On Wednesday, a Russian court designated Navalny’s anti-corruption organization FBK as “extremist” under a law that took effect on June 4. The law in the Russian media is called “Anti-FBK Law”.
Tens of thousands of people who supported Navalny’s network are now at risk of being affected in various ways. The law prohibits those who have held leadership positions within the FBK from running for elections at all levels for the next five years.
Other members of the FBK may not run for election for the next three years. An FBK member is a person who has expressed support for the organization, for example via the Internet, through donations or by participating in protests.
On May 31, Andrei Pivovarov, the former head of the opposition organization Open Russia, was arrested. He is accused of collaborating with an “undesirable” organization, which is punishable by law. Pivovarov himself links the arrest to his ambitions to run for parliamentary elections this fall.
The Undesirable Organizations Act was passed in 2015, banning foreign groups deemed to threaten Russia’s national interests. Currently, there are more than 20 such organizations.
Open Russia is a Russian organization and therefore cannot be marked as spam. However, Open Russia has links to two British organizations on the list.
In addition, the Russian government has proposed changes to the law that would allow more organizations to access the list and members could face longer prison sentences.
This caused concern about open Russia, and on May 27 it was announced that operations would be closed in Russia due to the risk of retaliation from the authorities.
In recent months, two Russian media companies have been labeled “foreign workers”, hampering their operations.
In April, the Meduza news website was flagged as a foreign agent. Meduza is officially based in Latvia, but many of its journalists live in Russia. The site is one of the few news services operating in Russia, is independent of the Kremlin, and has foreign funding.
The seal led to the newspaper losing many advertisers, and consequently Meduza closed its offices in both Riga and Moscow and reduced the salaries of its employees by up to 50 percent.
VTimes is another online magazine that has recently been designated a “Foreign Agent”. The management of the editorial board recently decided to close the magazine on June 12, after considering the risks involved in the classification for employees. The magazine has been active for six months.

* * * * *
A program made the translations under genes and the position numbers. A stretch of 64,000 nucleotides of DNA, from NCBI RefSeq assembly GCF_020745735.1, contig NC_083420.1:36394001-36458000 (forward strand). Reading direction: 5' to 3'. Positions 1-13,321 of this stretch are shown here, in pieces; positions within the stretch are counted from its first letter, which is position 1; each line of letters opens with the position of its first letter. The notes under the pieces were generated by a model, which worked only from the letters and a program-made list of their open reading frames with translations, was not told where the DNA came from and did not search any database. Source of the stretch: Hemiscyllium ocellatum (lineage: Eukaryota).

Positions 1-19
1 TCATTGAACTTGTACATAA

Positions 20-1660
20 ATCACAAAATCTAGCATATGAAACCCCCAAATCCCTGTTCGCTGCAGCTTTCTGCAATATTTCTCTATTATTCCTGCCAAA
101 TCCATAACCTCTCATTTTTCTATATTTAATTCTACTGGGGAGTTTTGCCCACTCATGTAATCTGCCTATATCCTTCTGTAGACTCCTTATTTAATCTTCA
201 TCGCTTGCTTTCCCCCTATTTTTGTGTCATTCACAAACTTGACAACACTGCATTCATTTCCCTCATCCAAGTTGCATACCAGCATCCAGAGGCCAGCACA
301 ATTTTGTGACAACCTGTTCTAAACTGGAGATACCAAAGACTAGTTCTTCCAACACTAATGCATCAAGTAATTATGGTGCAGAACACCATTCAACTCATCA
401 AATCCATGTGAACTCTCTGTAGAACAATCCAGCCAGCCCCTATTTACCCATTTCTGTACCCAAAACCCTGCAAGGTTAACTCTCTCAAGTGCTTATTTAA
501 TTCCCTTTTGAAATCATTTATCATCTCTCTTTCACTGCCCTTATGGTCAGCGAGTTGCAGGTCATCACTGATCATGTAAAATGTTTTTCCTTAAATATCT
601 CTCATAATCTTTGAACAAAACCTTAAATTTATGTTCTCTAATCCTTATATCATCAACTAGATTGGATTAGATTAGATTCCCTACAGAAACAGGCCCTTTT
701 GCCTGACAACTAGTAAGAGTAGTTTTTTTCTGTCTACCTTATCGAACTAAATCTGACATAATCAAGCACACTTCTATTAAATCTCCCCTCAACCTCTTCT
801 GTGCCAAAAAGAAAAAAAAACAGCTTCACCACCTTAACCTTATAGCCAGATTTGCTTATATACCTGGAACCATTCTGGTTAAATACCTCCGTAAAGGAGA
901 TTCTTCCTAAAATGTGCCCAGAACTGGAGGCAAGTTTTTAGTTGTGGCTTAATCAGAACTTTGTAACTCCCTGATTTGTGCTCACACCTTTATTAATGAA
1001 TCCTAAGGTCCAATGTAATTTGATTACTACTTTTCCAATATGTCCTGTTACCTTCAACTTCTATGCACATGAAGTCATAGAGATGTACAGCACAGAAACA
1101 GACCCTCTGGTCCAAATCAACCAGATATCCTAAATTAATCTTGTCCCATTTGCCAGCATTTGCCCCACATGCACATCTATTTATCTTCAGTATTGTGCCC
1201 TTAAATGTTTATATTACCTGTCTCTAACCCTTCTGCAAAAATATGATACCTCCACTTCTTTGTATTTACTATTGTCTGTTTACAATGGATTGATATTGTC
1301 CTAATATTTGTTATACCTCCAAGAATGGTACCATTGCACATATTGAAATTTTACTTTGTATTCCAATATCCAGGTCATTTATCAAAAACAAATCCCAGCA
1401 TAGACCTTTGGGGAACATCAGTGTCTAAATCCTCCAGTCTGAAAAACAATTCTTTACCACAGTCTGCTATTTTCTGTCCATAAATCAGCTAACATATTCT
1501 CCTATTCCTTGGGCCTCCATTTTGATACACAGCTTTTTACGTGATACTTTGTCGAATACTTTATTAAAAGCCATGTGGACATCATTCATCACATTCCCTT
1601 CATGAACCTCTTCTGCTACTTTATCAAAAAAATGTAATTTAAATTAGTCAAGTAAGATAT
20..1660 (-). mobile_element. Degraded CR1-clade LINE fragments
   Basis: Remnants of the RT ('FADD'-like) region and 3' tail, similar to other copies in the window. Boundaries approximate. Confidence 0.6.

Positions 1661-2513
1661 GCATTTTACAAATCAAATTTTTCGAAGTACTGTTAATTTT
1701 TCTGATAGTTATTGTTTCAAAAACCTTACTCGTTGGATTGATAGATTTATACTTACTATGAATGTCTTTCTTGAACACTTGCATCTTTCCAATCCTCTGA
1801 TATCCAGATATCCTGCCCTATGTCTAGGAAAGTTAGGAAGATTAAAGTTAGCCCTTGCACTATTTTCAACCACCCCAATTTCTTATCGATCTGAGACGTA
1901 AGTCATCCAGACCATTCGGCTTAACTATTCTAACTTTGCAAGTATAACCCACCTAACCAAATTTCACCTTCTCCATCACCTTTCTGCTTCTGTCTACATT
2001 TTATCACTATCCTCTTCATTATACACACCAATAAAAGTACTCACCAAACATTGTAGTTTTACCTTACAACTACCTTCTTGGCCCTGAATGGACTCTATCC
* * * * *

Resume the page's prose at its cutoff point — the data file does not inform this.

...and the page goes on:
The “Foreign Clients” law was introduced in 2012, and extended in 2017 to also include media organizations. Media companies that are included in the consortium must mention this in all of their publications, including online. It is also subject to more stringent accounting requirements.
If the regulations are not complied with, companies risk fines of up to the equivalent of SEK 500,000. Sites can also be blocked in Russia.
New amendments to the Education Law give the authorities the right to monitor so-called media activities. In addition, all international cooperation agreements with educational organizations must be approved by the authorities, with the exception of student exchange.
“Public information” is a vague term that can include lectures, websites, festivals, quizzes in pubs, film screenings, and study visits, often organized by volunteer organizations. Critics of the drafting of the prospective decree, which sets out the content of the law, believe that business will be negatively affected because such stringent demands are being placed on regulators.
Schools already have a lot of bureaucracy, and they don’t want more. It will be difficult to convince them to do so. Few of them will want to cooperate and receive us, says Evgeny Nasirov, CEO of the non-profit organization Lapa, which conducts media activities in Russia.
The law went into effect on June 1, but will be rewritten after heavy criticism. How and when the new proposal will be submitted is unclear.